Education: Word Of Mouth: Skiffle on toast

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The Independent Online
A little while ago, Channel 4's early morning show, The Big Breakfast, contacted London Guildhall University to ask whether they had an expert on musical instruments - not traditional orchestral instruments, but the kind that anyone might be able to make from ordinary household items. Terry Pamplin, the university's reader in musical instrument technology, proved just the chap. So up he got at 3.30am and shivered his way to the studios for a "one-off five-minute presentation". (According to Terry, there's a plus side to all this: "You get to be on set with Sharon Davies, Samantha Fox and other celebs".) From his garage, he had produced a tea chest and a broom handle (to make a double bass), plastic tubing and a funnel (trumpet) and an old washboard. Hey presto, skiffle was reborn. The next night, C4 contacted Terry again. The phones, they said, had never stopped ringing. Result. Terry, who is researching for a PhD on early bass viols at King's College, now has a regular slot at 7.10am on the first Tuesday of each month. Thus stars are made.

Booth's successful successor

A real teacher has been appointed to a university's top job. Professor Graham Upton, who follows Professor Clive Booth as vice-chancellor of Oxford Brookes, is not just any old teacher but a former teacher of "educationally, behaviourally disordered" children, a rarity these days. Like Professor Arthur Lucas, principal of King's College London, Prof Upton was educated Down Under. And both ended up in teacher training. Upton spent a goodly period in a special school for Sydney youngsters with emotional and behavioural problems and today presides over the Association of Workers with EBD Children. Not only is he pro vice-chancellor of Birmingham University but he is also its professor of educational psychology and special education. Should prove useful when dealing with one or two other V-Cs - and numerous politicians.

Leeds draws Short Straw

Leeds University has no fewer than 32 alumni standing in the general election. There's Clare Short for one. Birmingham Ladywood's outspoken Labour MP graduated with BA Hons in political science. Then there's Jack Straw, the shadow Home Secretary, who obtained his LLB there. Nine of the 32 will be standing for election or re-election in Yorkshire seats. Dr Bill Winlow, reader in the Department of Pharmacology, will be the Lib Dem candidate at North East, and David Freeman who is (appropriately) studying politics, will be representing the Lib Dems at Leeds Central. May they all break the proverbial leg. No doubt other universities will let me know if they have more than 32 alumni at the hustings.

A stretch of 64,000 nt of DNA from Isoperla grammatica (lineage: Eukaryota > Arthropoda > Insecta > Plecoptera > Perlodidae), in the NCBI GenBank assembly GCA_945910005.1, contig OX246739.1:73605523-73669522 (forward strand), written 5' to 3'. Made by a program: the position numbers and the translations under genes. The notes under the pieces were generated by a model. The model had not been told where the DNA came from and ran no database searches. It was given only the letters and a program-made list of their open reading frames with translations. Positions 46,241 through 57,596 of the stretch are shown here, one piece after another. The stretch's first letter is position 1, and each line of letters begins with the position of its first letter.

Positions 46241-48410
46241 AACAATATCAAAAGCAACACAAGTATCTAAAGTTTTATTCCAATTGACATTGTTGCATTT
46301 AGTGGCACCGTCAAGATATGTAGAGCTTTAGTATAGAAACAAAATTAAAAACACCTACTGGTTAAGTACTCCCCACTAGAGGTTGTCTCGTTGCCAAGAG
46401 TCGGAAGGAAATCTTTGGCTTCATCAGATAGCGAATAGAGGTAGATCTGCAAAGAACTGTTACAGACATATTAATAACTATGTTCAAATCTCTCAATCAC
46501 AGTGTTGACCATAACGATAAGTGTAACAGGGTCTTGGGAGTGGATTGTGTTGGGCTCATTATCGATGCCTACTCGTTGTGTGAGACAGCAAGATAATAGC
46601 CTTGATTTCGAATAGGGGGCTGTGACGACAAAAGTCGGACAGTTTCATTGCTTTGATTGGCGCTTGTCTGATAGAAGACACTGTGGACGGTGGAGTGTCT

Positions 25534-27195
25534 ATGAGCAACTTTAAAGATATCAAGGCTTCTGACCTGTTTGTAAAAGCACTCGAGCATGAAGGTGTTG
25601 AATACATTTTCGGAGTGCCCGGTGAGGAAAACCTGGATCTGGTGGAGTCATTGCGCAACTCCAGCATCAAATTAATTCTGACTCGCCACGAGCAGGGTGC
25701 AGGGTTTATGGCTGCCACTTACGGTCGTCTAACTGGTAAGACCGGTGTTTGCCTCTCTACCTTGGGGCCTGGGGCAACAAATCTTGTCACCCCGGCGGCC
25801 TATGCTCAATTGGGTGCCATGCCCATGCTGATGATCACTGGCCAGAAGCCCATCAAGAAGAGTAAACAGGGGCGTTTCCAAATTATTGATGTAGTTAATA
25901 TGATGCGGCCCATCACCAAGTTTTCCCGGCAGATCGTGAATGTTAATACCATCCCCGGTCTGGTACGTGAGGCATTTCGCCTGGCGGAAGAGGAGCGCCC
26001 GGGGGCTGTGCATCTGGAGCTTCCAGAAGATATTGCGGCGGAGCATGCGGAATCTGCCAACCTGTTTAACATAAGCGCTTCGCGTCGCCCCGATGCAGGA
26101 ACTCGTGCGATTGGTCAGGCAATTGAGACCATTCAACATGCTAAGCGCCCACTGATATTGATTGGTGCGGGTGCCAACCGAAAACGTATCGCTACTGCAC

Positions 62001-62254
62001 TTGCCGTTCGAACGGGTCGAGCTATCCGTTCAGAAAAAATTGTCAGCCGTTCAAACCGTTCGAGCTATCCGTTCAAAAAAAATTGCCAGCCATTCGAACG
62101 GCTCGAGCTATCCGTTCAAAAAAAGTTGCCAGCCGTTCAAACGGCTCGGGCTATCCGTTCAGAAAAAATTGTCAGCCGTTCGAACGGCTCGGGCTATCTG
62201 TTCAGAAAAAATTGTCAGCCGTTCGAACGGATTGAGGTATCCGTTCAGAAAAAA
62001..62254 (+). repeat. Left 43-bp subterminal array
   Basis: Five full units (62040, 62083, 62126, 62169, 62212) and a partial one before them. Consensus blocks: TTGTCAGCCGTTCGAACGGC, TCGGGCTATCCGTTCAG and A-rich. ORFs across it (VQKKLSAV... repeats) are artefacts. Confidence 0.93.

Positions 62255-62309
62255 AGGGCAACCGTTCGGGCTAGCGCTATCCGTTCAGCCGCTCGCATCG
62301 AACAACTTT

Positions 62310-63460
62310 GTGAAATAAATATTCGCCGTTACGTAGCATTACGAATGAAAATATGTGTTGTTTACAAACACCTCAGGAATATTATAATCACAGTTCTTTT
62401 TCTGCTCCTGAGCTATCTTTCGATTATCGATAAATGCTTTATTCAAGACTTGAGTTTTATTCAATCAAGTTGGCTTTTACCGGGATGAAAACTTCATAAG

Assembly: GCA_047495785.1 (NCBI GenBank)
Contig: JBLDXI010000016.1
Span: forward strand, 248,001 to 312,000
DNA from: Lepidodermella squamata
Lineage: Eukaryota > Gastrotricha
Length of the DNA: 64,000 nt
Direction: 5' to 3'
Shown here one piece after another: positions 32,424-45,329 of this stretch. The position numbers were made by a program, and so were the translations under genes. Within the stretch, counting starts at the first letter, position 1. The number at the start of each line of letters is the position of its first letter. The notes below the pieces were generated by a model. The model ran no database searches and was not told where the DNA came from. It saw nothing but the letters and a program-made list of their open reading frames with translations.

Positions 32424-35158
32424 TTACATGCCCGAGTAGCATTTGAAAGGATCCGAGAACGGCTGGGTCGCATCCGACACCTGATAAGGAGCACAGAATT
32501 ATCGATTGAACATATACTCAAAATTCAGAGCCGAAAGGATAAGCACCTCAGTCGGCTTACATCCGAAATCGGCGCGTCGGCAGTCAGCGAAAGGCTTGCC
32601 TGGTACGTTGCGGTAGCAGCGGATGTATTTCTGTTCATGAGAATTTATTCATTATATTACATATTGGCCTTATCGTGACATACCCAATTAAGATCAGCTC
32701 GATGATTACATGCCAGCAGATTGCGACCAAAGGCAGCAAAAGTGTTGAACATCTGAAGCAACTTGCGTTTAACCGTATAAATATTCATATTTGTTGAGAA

They're inter netting teachers

The latest scheme to tempt decent graduates into the teaching profession might actually be working. Since the Teacher Training Agency (TTA) launched its Internet service earlier this month, more than 22,000 prospective candidates have tapped into its up-to-date info on teaching opportunities in England and Wales. Mind you, teachers (and headteachers) have been so unfairly hammered in recent months by the Chief Inspector, Chris Woodhead, that vacancies are almost bound to soar. It will take more than an Internet service to lift teachers' morale and stop them counting the days to retirement. Ofsteders really should engage brains before opening mouths if they want to fill shortage subjects, such as maths, science, design, technology, modern languages, music and religious education. According to Dorian Jabri, TTA spokesman, some 700 secondary school vacancies need to be filled. Anthea Millett, the TTA's chief executive, hopes the Internet project will attract more high-quality candidates into the profession. For our children's sakes, I hope she is proved right.

Longevity on record

I used to think that Kenneth Leech was the oldest alumnus of a British university. When he died at Christmas 1994 in his 103rd year, this highly articulate man, a gifted composer and a photographer of steam locomotives, just missed his alma mater's centenary celebrations. The University of North London, which he joined when it was the Northern Polytechnic Institute, had to celebrate its milestone last year without him. So who now holds the longevity record? At Royal Holloway, University of London, there's Doris Richardson. A retired teacher, she took a BSc in biology in 1924, and is now 97. But what's this? George Fraser, aged 101, an alumnus of the University of Aberdeen, a working journalist! Not surprisingly, Aberdeen have made him an honorary Master of the University. This remarkable man graduated with an MA in 1917, while World War One was still raging, and writes a readable weekly column for the Aberdeen Press & Journal. I hope he'll still be writing at 120.

Good for a laugh

Humour, we all know, is a serious business. So serious, it has become a module on a Sociology MA at the University of Reading. There, the splendid Professor Christie Davies examines oral humour, including ethnic jokes, political jokes, even sick jokes, and places them "in the differing social structures and value patterns of society". He even provides an extensive reading list, including a book by A Dundes called Life is Like a Chicken Coop Ladder. This title is clearly based on one of the oldest of German proverbs: "Life is like a chicken coop ladder, short and shitty!"

And finally...

Glasgow University has appointed Gillian Sinclair "Assistant Director (Outdoor)". Outdoor? What could this possibly mean? Has the poor woman been relegated to the gates directing traffic? Not so, thank goodness. Mrs Sinclair, who graduated from Manchester University with a BA in PE and education and from Sheffield with an MA in leisure management, will be busily engaged at the university's fine Garscube Sports Complex.

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